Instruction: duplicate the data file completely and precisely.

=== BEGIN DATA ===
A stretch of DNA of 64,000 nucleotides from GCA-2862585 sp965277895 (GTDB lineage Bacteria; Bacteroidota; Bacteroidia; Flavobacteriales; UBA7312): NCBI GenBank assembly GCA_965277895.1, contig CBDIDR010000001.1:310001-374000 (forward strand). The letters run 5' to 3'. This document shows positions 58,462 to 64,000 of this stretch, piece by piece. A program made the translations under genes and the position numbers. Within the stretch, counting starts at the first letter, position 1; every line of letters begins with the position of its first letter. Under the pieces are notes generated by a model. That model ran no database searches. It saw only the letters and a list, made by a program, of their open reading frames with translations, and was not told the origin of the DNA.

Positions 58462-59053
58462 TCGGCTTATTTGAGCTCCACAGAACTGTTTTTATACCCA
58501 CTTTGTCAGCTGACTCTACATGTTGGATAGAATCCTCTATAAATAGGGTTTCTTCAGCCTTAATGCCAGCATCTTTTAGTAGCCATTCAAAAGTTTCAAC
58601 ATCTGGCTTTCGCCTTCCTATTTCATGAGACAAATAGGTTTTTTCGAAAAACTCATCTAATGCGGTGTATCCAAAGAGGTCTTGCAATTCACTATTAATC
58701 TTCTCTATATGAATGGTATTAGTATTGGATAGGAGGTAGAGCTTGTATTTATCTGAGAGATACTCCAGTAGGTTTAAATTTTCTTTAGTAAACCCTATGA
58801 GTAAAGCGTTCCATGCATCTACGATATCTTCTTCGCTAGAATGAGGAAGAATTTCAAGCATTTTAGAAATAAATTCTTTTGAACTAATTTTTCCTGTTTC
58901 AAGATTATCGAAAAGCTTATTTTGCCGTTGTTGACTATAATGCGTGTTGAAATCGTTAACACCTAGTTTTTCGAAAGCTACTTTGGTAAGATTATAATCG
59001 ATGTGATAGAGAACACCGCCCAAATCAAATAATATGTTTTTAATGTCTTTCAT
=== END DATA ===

A stretch of DNA of 64,000 nucleotides from GCA-2862585 sp965277895 (GTDB lineage Bacteria; Bacteroidota; Bacteroidia; Flavobacteriales; UBA7312): NCBI GenBank assembly GCA_965277895.1, contig CBDIDR010000001.1:310001-374000 (forward strand). The letters run 5' to 3'. This document shows positions 58,462 to 64,000 of this stretch, piece by piece. A program made the translations under genes and the position numbers. Within the stretch, counting starts at the first letter, position 1; every line of letters begins with the position of its first letter. Under the pieces are notes generated by a model. That model ran no database searches. It saw only the letters and a list, made by a program, of their open reading frames with translations, and was not told the origin of the DNA.

Positions 58462-59053
58462 TCGGCTTATTTGAGCTCCACAGAACTGTTTTTATACCCA
58501 CTTTGTCAGCTGACTCTACATGTTGGATAGAATCCTCTATAAATAGGGTTTCTTCAGCCTTAATGCCAGCATCTTTTAGTAGCCATTCAAAAGTTTCAAC
58601 ATCTGGCTTTCGCCTTCCTATTTCATGAGACAAATAGGTTTTTTCGAAAAACTCATCTAATGCGGTGTATCCAAAGAGGTCTTGCAATTCACTATTAATC
58701 TTCTCTATATGAATGGTATTAGTATTGGATAGGAGGTAGAGCTTGTATTTATCTGAGAGATACTCCAGTAGGTTTAAATTTTCTTTAGTAAACCCTATGA
58801 GTAAAGCGTTCCATGCATCTACGATATCTTCTTCGCTAGAATGAGGAAGAATTTCAAGCATTTTAGAAATAAATTCTTTTGAACTAATTTTTCCTGTTTC
58901 AAGATTATCGAAAAGCTTATTTTGCCGTTGTTGACTATAATGCGTGTTGAAATCGTTAACACCTAGTTTTTCGAAAGCTACTTTGGTAAGATTATAATCG
59001 ATGTGATAGAGAACACCGCCCAAATCAAATAATATGTTTTTAATGTCTTTCAT